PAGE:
The Turtle Dove is Europe’s only migratory dove and is renowned for its purring call during the summer. This strikingly marked dainty bird is built for migration, spending the winter months in sub-Saharan Africa and returning to the UK in late April to breed.

Sadly, the UK population of Turtle Doves has fallen by 98% since 1970. The main factors associated with this decline have been the loss of suitable breeding habitat and unsustainable levels of hunting along its migratory flyway, particularly through France, Spain and Portugal. However, an important milestone was the establishment of a carefully negotiated ban on hunting this species in 2021. This has meant that approximately one million of these wonderful birds have been saved from shooting in each of the last three years. In the UK, research confirms that restoring suitable nesting and feeding habitat are key actions to support the recovery of the breeding population in this country.

Great British Life: Common fumitory, (Fumaria officinalis), a key species of flower for turtle doves to feed on within a cultivated marginCommon fumitory, (Fumaria officinalis), a key species of flower for turtle doves to feed on within a cultivated margin (Image: OperationTurtle Dove)

Turtle Doves have three important requirements to maintain a population. Firstly, they need food. For Turtle Doves, this is a seed-rich habitat with extensive bare ground and low vegetation. This means that they can easily forage for seeds from a variety of arable plants like Chickweed and Fumitory. Secondly, available nesting habitat is needed, and dense thorny hedgerows or patches of scrub provide perfect cover. Also important is access to water as a seed-based diet is low in water content. This is a vital resource for parent birds to produce a substance called crop milk which is essential for raising healthy chicks.

Operation Turtle Dove was formed in 2012 to drive forward the recovery of this species in the UK. The project is a partnership between the RSPB, Natural England, Pensthorpe Conservation Trust and Fair to Nature. It operates across East Anglia and the Southeast of England, with a team of eight Turtle Dove Advisors providing face-to-face advice to landowners about managing land to support the species. The project operates on a landscape-scale and currently works with a wide-variety of landholdings including farms, vineyards, golf clubs, campsites, nature reserves, community groups and even large gardens.

Kent is the stronghold for Turtle Dove in England. The 2021 National Turtle Dove survey estimated that the county held about 700 pairs, representing a third of the estimated UK population of 2,100 territories.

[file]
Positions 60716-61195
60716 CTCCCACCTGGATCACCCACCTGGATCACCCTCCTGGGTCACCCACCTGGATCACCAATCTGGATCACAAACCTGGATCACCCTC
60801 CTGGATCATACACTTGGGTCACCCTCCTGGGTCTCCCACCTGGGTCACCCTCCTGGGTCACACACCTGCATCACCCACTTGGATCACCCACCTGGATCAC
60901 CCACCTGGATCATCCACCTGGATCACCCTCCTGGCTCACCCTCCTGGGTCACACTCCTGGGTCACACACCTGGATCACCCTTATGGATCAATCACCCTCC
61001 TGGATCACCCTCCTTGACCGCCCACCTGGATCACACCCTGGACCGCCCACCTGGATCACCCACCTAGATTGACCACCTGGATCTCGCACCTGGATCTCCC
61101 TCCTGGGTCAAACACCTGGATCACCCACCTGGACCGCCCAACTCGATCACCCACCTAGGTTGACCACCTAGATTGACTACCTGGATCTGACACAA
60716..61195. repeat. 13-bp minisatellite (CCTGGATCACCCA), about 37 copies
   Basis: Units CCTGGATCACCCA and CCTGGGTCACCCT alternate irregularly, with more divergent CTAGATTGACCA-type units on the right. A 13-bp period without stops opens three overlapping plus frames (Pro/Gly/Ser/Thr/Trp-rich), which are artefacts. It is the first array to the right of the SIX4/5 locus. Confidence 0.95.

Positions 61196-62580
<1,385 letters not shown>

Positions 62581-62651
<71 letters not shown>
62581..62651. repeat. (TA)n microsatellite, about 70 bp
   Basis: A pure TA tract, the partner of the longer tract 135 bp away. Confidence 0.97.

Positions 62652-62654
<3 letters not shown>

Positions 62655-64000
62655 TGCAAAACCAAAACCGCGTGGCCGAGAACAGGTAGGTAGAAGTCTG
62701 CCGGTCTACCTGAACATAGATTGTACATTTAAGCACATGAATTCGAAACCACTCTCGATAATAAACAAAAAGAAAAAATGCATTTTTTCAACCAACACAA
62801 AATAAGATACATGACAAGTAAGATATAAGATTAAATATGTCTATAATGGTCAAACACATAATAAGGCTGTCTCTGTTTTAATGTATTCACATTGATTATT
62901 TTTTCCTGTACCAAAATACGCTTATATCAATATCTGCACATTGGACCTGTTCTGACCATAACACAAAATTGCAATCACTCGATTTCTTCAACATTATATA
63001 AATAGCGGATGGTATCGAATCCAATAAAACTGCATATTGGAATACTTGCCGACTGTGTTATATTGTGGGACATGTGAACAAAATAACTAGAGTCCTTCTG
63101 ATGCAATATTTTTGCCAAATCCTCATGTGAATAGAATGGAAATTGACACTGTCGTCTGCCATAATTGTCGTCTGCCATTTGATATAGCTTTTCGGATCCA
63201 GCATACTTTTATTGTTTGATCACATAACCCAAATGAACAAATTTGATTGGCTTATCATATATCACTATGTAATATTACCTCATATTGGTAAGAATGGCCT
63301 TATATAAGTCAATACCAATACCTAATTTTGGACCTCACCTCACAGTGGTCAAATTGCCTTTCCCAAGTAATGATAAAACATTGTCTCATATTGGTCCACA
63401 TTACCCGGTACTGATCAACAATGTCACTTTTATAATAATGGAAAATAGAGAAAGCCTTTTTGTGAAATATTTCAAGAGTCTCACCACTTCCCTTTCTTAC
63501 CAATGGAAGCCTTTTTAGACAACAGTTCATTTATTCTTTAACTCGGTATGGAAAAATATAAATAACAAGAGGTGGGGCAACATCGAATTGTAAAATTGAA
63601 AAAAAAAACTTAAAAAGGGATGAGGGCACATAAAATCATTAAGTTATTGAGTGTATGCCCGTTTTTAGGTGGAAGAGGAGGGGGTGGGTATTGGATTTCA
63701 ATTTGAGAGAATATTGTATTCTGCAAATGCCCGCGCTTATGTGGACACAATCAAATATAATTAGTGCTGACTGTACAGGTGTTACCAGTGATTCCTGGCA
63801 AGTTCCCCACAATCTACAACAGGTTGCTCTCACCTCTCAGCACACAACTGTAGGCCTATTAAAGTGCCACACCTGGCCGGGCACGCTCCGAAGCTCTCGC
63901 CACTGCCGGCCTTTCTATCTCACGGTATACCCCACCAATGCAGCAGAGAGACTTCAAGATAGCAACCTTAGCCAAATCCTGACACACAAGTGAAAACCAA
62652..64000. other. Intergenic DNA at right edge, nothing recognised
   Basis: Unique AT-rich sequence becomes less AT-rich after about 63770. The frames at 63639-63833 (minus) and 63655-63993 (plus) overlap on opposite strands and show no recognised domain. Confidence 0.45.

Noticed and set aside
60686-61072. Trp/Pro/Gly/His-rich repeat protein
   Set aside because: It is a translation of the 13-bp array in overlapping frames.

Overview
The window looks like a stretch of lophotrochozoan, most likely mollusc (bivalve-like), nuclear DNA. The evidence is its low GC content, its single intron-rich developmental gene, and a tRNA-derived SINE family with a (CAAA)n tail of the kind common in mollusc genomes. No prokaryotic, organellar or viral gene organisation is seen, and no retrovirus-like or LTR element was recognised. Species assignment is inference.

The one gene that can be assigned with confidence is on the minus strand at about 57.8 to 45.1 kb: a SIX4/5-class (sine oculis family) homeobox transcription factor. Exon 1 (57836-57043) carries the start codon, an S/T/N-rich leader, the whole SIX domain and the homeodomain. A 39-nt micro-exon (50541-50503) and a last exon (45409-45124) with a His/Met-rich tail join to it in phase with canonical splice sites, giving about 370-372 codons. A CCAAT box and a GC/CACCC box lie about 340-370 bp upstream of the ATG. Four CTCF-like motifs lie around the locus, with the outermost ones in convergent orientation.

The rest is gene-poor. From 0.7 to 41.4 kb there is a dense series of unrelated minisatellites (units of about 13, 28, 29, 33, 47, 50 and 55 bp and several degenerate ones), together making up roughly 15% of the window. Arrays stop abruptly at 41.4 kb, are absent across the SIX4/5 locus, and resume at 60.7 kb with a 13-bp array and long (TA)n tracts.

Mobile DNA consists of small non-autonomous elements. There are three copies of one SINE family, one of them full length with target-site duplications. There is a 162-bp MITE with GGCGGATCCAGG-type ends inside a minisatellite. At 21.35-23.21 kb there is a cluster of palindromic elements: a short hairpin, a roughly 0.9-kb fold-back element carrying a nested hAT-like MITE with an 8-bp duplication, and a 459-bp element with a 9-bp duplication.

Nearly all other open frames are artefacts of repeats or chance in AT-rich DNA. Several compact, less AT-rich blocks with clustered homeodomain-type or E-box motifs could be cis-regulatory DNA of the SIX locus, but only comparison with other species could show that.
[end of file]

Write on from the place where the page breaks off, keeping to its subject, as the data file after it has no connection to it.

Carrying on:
Great British Life: Turtle Dove, adult resting on a branch Turtle Dove, adult resting on a branch (Image: Ben Andrew (

Establishing habitat for Turtle Doves does take time, but Operation Turtle Dove is seeing positive results with birds breeding again at sites where they’ve been absent for many years. Westbery Manor in Wateringbury, Kent, is one site where they have been seen again. Chair and owner William English, CBE is delighted: “From 2020, Westbery Manor has been working within an agricultural land cluster to bring back the Turtle Dove. Last year, cameras provided by RSPB captured images of visiting Turtle Doves. Westbery Manor is delighted to see this species return and thanks to Nicole Khan, RSPB, for her outstanding leadership in this project.”

And there is even better news. By providing habitat for Turtle Doves, other species benefit too, including rare arable plants, pollinating insects, and other farmland birds such as Yellowhammer.

2023 saw a record year of effort across the project areas since it began in 2012, with over 260 farm holdings providing 230 hectares of prime Turtle Dove feeding habitat – the equivalent of over 350 full-sized football pitches. The project is so grateful to the efforts of the farmers and landowners who are doing amazing work to enable the recovery of this beautiful bird.

Great British Life: Turtle dove Streptopelia turtur, adult perched in hawthorn bush Turtle dove Streptopelia turtur, adult perched in hawthorn bush (Image: Ben Andrew (

How to help

If you see or hear a Turtle Dove, please report your sightings, details of how to do this are on the Operation Turtle Dove website. Alternatively, if you’re interested in creating Turtle Dove habitat, please get in touch via the website at